Mayo researchers unlock mystery of breast cancer drug Researchers at the Mayo Clinic say they've discovered why the breast cancer drug Tamoxifen is effective. And in doing so, they've found why the drug does not work in some women. The discovery could allow them to develop drugs for women whose cancers don't respond to tamoxifen.4:49 p.m.
Young adult novelist details his craft Imagine the earnestness of the Hardy Boys or Nancy Drew. Add some wry wit, elaborate imagination and a healthy dose of satire and you have the work of M.T Anderson. He's in Minnesota this week for events at the Hennepin County Library and talked to Tom Crann about what drives young adult novelists like him.4:54 p.m.
What is a stimulus meant to do for states? Minnesota is one of over 40 states facing a budget shortfall. Three Governors who appeared on Captiol Hill today warned of shrinking revenues and painful budget cuts. Minnesota Congresswoman Betty McCollum was in the hearing room today and she talked to Tom Crann about what she heard.5:24 p.m.
Some charities see good news and bad in the economy The bad economy is putting pressure on non-profit charities in the state. There's higher demand and fewer funding dollars to go around. But for charity organizations that sell donated items in second-hand stores, these tough economic times bring both good news and bad news.5:50 p.m.
Thrift store aficionado Kevin Zepper While many retailers predict a gloomy holiday shopping season, for now, the tough economy is apparently bringing more shoppers to thrift stores. So Minnesota Public Radio's Dan Gunderson went shopping with Moorhead poet and thrift store aficionado Kevin Zepper, to see what treasures holiday shoppers might find.5:55 p.m.
Proponents make case for instant runoff voting in Minneapolis A lawsuit in Minneapolis is testing the city's plan to change the way it elects local officials. The IRV opponents and supporters were in court today, and Minnesota Public Radio's Tim Nelson was there. He joined Tom Crann to explain IRV and what happened in court today.6:15 p.m.
The Morning Show's final broadcast Minnesota Public Radio bids so long to The Morning Show, one of its longest running and most beloved programs, with a live broadcast this morning at the Fitzgerald Theater. The final broadcast with hosts Dale Connelly and Jim Ed Poole begins at 6 a.m. Follow the action with a live blog and photos of the program.6:20 p.m.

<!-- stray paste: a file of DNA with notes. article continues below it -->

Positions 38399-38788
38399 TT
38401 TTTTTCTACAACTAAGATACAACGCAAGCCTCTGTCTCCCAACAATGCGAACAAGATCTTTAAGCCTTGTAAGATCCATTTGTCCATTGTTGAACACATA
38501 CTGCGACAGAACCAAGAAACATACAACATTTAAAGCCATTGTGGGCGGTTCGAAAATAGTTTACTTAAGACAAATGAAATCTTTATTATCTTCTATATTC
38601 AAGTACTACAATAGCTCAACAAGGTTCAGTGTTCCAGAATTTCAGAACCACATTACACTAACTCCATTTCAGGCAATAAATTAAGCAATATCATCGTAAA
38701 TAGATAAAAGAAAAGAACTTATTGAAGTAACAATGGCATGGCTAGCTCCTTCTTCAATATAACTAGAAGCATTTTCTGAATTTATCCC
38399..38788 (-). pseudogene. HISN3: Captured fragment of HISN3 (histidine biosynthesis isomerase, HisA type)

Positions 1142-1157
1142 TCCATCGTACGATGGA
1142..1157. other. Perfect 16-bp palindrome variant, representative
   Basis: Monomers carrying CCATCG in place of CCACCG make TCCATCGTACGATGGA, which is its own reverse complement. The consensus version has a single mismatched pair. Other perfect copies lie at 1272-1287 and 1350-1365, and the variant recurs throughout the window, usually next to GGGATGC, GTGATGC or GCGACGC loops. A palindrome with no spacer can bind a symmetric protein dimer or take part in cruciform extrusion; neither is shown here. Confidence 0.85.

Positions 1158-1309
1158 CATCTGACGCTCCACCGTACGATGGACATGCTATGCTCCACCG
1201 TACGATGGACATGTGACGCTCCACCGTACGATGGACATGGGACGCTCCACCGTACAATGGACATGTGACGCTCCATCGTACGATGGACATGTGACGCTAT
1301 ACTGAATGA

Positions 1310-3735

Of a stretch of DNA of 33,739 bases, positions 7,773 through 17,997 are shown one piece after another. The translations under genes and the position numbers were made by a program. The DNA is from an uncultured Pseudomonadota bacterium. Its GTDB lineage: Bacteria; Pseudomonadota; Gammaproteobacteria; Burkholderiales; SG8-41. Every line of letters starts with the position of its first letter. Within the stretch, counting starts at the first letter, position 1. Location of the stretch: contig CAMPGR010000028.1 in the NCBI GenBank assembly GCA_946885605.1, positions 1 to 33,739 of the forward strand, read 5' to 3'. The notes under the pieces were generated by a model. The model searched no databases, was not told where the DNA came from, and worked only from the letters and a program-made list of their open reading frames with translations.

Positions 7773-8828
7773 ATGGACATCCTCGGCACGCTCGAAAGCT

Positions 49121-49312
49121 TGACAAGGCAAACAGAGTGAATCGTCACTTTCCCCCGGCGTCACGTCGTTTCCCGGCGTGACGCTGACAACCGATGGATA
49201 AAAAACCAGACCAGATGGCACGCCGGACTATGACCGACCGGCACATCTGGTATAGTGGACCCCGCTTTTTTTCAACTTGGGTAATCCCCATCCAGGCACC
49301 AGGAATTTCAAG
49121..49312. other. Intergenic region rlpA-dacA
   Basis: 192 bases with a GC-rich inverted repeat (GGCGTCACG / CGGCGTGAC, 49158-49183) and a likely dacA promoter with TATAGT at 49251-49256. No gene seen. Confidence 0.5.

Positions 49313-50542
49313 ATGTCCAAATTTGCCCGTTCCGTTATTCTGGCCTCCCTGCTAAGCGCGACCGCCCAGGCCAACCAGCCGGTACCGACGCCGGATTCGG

National Public Radio Stories
Illinois Lt. Governor Seeks Blagojevich's Ouster
Pat Quinn tells NPR if Illinois legislators do not begin impeachment hearings soon, he supports taking the case to the state Supreme Court to remove Democratic Gov. Rod Blagojevich from office. He says he wasn't surprised Blagojevich allegedly tried to sell Obama's Senate seat.
With Earlier Leno, Whither TV Drama?
This week, NBC announced that comedian Jay Leno would stay at the network past his 2009 contract deadline and host a new prime-time show five days a week. Anthony E. Zuiker, co-creator of the CSI franchise, talks about how that will affect scripted television.
Elliott Carter's Century Of Music
He was born in 1908, the year Henry Ford introduced the Model T. At age 100, Elliott Carter is still composing music. Today, he continues to amaze, and occasionally confound, his fans and critics.
Obama: Staff Had No Idea Of Ill. Scandal
President-elect Barack Obama says he is "certain" his staff had no role in the filling of his former Senate seat. The remarks came in a news conference called to name former Senate Majority Leader Tom Daschle as his secretary of health and human services.
Economist: Health Care Key To Stimulus
Uwe Reinhardt, professor of economics and public affairs at Princeton University, calls the health care sector the "strongest economic locomotive working for us." He estimates that by 2015, health care will be one-fifth the size of the U.S. economy and says this is a good time to expand health insurance coverage for the uninsured.
Dropped Calls: When Cell Phone Meets Toilet
Many people go to the bathroom with their cell phones. And sometimes, the phone ends up answering the call of nature. "It happens quite often," says an official at Simplexity, an online wireless phone reseller.
Juarez Sees Huge Spike In Drug-Related Murders
Ciudad Juarez, Mexico, is being torn apart by a drug war. The number of murders in the city is nearly five times the number of killings last year, and local and federal authorities are having an difficult time depressing the crime rate. About seven people are being killed daily.
Blagojevich No Stranger To Controversy
Even before this scandal erupted, Illinois Gov. Rod Blagojevich, a Democrat, was under a cloud. Ray Long, statehouse correspondent for the Chicago Tribune, says Blagojevich ran for governor as a reformer, but before long had become unpopular.
Advocates Want Bush Abortion Policies Reversed
Abortion-rights backers want quick action from the president-elect, although they may not press for sweeping changes. Obama has said he is looking to find common ground on reproductive health issues.
Bush Issues Last-Minute Rules On Environment
The Environmental Protection Agency has announced it is dropping some rules that could have had a negative impact on air quality. Meanwhile, the Interior Department has announced last-minute rules on endangered species.